Recently, I did something that I can only remember doing once before – I didn’t finish a book I was reading.
I know for many, that’s not a big deal. But as I said, I only remember doing it once before. I’ve read entire 800 page cookbooks cover to cover – literally. I’ve trudged through epic novels because, as difficult as they were, I was at least interested in the story line. But this last one, it was a critically acclaimed, Pulitzer Prize finalist, but I just couldn’t get through it.
I haven’t donated or dropped the book into a free library yet. I just keep thinking I might want to pick it up again and finish it because I can’t not finish a book. It’s not something I do. If I’m finding a book difficult to get through, I can usually accept that the story line or writing isn’t to my liking; or that I just don’t “get it”, and find a way to finish it.
I’ve also been known to get a few paragraphs into a book, maybe even through the first chapter, and then decide I’m not going to read the book – to me that’s quite different than investing hours of my time, getting 2/3rds through and just not finishing it. But all I could come up with for continuing to read this one was that it was critically acclaimed award winner. And that wasn’t enough this time.
Again, not finishing a book may seem like a simple thing, and it’s not really a big deal, in the grand scheme of things. But it has been weighing on me. Silly, I know. I mean, it’s just a book, right? So I’ve been trying to figure out what about this particular book, or me right now, has made me just give up on it. Why can I not get through this one book?
I’ve read some terrible self published stuff – that even I could tell needed an editor. I’ve read through some books about faith or politics that I don’t agree with. I’ve read through stories that were so bizarre I couldn’t figure out what I was reading. But I kept going, because all of them contained information. Sometimes it was a different point of view, or different popular cultural references. Sometimes is was something culturally significant and I therefore wanted to understand the significance or history behind it’s popularity and importance. But there was something, or some reason, in the back of my subconscious prodding me along to finish the other books that I found to be difficult to get through.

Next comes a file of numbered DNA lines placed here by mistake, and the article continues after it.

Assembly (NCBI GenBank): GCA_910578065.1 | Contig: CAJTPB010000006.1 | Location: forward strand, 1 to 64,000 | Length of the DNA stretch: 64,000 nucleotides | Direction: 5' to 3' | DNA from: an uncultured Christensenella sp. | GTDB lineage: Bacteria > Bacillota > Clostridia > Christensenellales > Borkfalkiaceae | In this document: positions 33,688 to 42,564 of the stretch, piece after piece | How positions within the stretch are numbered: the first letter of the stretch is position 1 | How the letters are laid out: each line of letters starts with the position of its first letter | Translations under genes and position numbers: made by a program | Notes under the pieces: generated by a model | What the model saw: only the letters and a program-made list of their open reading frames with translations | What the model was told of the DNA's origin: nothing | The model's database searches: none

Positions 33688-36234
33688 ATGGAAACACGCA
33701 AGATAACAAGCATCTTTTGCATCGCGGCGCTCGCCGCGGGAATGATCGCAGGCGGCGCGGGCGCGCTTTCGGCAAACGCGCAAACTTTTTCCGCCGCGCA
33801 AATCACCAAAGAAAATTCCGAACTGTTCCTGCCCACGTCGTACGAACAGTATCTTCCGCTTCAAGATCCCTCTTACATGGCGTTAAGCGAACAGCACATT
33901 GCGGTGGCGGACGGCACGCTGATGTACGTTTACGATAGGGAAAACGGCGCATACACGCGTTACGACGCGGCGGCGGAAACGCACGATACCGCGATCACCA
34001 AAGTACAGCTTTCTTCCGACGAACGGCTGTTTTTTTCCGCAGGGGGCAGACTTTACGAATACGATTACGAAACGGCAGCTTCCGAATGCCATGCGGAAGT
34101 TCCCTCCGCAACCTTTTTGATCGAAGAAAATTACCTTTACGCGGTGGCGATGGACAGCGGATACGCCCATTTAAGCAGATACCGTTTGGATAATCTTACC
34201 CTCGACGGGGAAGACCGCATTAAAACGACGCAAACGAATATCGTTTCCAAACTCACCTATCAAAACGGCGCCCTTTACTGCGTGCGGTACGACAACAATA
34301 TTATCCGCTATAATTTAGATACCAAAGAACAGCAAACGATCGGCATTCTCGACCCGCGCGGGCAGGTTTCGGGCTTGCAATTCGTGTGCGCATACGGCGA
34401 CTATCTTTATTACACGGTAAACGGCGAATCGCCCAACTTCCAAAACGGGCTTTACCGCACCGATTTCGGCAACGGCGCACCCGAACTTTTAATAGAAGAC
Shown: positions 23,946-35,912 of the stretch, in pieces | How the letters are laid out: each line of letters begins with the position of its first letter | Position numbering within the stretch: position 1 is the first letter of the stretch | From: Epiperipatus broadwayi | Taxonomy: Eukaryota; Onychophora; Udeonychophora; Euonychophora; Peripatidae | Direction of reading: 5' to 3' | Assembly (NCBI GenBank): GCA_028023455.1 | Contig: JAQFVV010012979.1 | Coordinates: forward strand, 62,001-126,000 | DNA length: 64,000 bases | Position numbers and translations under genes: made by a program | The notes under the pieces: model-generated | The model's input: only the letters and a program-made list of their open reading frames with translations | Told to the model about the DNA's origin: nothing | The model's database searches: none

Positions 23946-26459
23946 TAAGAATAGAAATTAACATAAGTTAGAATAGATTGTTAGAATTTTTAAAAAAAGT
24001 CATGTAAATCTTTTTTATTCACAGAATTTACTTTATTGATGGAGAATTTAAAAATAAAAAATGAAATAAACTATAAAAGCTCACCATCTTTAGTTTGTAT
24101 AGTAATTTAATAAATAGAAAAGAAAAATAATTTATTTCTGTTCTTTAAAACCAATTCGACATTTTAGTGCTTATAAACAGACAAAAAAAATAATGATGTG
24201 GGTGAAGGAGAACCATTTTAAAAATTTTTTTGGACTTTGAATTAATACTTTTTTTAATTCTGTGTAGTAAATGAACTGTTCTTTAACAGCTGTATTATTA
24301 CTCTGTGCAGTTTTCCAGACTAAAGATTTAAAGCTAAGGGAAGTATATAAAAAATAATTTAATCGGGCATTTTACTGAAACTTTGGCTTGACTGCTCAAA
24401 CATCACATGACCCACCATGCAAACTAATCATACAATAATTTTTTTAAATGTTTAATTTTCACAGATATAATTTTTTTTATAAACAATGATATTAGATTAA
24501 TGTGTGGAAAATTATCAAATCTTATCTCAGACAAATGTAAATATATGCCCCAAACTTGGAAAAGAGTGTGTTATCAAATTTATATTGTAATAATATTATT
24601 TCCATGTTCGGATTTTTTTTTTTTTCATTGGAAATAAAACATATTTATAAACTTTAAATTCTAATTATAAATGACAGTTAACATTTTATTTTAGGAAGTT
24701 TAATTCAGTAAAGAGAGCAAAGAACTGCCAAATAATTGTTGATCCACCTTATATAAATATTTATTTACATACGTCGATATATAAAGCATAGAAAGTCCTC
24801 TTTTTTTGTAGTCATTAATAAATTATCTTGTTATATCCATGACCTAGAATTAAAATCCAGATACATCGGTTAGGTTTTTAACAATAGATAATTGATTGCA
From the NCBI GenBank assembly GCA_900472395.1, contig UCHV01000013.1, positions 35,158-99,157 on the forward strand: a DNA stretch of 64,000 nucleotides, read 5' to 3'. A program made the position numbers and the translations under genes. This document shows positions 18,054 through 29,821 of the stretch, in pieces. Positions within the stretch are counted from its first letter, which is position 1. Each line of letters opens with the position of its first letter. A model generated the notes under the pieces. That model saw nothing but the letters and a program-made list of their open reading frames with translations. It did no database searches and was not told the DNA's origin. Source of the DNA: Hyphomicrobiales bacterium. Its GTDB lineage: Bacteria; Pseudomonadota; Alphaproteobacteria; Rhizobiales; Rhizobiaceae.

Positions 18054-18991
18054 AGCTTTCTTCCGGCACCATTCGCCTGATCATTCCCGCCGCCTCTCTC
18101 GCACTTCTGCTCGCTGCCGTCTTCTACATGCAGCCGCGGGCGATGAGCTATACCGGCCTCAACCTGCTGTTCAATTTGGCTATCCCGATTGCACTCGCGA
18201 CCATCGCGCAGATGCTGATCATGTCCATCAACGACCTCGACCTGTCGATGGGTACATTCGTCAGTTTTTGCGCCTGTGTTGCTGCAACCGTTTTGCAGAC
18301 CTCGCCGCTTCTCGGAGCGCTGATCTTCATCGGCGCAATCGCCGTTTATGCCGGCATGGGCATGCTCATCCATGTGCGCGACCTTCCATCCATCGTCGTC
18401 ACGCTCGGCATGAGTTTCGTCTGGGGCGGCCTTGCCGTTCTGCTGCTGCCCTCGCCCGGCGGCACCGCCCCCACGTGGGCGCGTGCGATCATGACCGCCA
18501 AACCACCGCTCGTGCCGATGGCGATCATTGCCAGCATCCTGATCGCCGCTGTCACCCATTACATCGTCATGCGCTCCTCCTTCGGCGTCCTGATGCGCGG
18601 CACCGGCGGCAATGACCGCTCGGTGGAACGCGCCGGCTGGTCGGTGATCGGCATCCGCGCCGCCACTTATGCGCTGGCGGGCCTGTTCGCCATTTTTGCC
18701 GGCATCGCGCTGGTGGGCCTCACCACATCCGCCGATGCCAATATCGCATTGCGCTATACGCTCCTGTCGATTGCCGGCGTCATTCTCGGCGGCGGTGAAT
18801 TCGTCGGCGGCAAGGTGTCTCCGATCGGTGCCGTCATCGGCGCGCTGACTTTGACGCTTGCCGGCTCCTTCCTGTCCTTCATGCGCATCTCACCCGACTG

The only other time I can remember not finishing a book, I got to the last chapter or two but could no longer keep track of the plot, the twists, or the absurd happenings and I unceremoniously chucked the book over the my shoulder while riding an exercise bike at that gym. No one was hurt in the page pummeling, but I did get quite a few funny looks from the other gym members. I even went so far as to throw the book into the garbage after I finished my exercising. Something else I can’t recall doing often, if ever, with a book.